01. 17. 2018 by First Avocado

Most organisation partner with external entities either when transaction cost of production exceeds that of itself or when expectations of product quality and expertise cannot be sourced within. Take for example a creative agency that works with companies in communicating a brand –  the agency is fulfilling on-demand talent need and also reducing overall cost of ownership for the sourcing organisation. In similar fashion, third party consultants are employed to lift organisation from the rut through diagnosis and change. The expectation here is that the external body of knowledge holds experiences unmatched to executives in the organisation. The chance that external consultants will add value in delivering the output contracted for, however varies. The following discussion weighs the idea of creating a rich pool of in-house experts – specifically building a team of management consultants by the organisation and for the organisation.

Management Consultant (MC) offer services that transcend selling expert advice but also includes engagement models that deliver outsourced services. The discussion here is about contracting MC as experts in specific domain. MC brings with them a plethora of experiences from managing similar engagements in diverse backgrounds. A strategy consultant may bring experiences from handling variable sized companies of different industries. The assumption behind onboarding such consultant is that best practices and learnings will be leveraged in diagnosis and creation of compelling strategy. It is vital for the buying organisation to know what they are getting into – many a times the organisation gets sold into fancy Microsoft presentation and final revelation sounding jargons. A consultant may bring in diverse experience, but it takes time for the consultant to truly live the spirit of the organisation – culture and values are secret sauce that can tilt interventions in either direction. To feel the pulse of the organisation, interventions require more than just diagnostic tools and templates, it requires consultants to acclimatize to the work surroundings and collect intangible cues. It needs time. Because consultants are normally billed on unit of time, often they fail to deliver on those engagements that require deeper understanding of softer elements.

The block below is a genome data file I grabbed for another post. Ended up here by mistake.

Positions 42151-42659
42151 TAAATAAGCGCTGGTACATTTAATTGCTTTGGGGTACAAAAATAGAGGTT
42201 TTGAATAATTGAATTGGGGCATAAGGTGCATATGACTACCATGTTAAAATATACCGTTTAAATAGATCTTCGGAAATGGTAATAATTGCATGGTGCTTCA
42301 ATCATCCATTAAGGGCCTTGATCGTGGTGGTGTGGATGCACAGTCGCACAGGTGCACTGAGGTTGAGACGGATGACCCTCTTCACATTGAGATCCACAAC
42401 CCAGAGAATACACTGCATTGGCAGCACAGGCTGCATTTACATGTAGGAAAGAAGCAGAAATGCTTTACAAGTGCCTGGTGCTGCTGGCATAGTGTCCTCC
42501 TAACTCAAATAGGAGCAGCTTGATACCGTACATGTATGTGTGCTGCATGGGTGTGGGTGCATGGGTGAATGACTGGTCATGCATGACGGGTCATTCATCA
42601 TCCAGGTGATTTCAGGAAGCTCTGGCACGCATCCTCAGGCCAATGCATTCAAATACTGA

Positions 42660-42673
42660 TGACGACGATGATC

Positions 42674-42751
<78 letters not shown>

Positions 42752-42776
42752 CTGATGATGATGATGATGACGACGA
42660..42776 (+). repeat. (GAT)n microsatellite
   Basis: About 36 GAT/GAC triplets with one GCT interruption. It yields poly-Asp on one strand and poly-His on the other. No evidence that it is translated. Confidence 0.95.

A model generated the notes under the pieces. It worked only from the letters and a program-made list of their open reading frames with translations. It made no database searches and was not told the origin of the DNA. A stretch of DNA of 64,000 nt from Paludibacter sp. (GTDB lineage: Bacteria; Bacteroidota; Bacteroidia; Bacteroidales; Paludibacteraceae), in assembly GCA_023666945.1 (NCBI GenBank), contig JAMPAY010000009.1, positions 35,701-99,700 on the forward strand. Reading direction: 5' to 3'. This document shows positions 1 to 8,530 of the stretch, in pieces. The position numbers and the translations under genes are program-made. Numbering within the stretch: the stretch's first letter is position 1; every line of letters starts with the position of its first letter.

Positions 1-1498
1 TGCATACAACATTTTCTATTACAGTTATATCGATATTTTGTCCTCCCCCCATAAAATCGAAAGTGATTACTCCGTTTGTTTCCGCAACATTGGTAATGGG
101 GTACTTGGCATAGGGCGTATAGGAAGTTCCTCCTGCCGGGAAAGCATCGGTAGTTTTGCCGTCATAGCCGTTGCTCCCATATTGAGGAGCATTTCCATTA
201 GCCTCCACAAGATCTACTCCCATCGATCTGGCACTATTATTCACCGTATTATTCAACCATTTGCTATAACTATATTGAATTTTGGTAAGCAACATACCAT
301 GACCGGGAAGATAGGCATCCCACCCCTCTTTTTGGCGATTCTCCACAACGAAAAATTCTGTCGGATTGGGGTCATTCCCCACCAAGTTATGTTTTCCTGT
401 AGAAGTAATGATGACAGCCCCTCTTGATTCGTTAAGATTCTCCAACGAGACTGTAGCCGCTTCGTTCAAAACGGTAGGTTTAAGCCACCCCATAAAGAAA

This is where the business need for establishing a company’s very own Centre of Excellence (CoE) comes in. Ofcourse this is far from hiring and managing best talents. Creating a team of experts to drive thought leadership requires a different mindset.


Building Management CoE is not a cost saving measure. It is an engine for companies committed to continuous improvement and / or innovation.

Its nature of existence differs: an innovation led company’s expectation are different from one that wants to drive continuous improvement. Two primary enablers for CoE are resource skills and the structural placement of CoE in the organisation.


The cumulative competencies of CoE should be diverse ranging from management to technical resources who have spent considerable time in the company. The diversity brings in creativity and collaboration across stakeholders. Most importantly, these skills have to be complemented with a deeper understanding of organization culture. Hence CoE experts are normally subject matter experts who have been part of the organization journey. The common overlapping competencies include structured problem solving skills that are backed by institutional theories.

The structural positioning of CoE in the organisation structure is what really drives success. CoE needs to have the power and independence to not only carry research but also recommend and implement solutions without leaning to any functional pressures. The structural independence is so important, that for innovation driven organisation, CoE are not only placed outside the management structure but are also physically located elsewhere. Ofcourse, like all functions it should be linked to establish coherence to an organization’s overall objectives. The need for independence is further established from the fact that such a body needs to stay relevant and keep up with developments happening outside the corners of corporate office.


Such an approach is suitable for large companies, in which CoE can be co-shared amongst departments. Smaller companies have challenges, as it needs to balance the cost and the benefits of creating such teams. A typical approach for smaller companies is to setup virtual teams in which experts can be pulled on need basis. However, for fulfilling obligation such as this, experts needs to be cross trained and should have an independent framework to lean on to.


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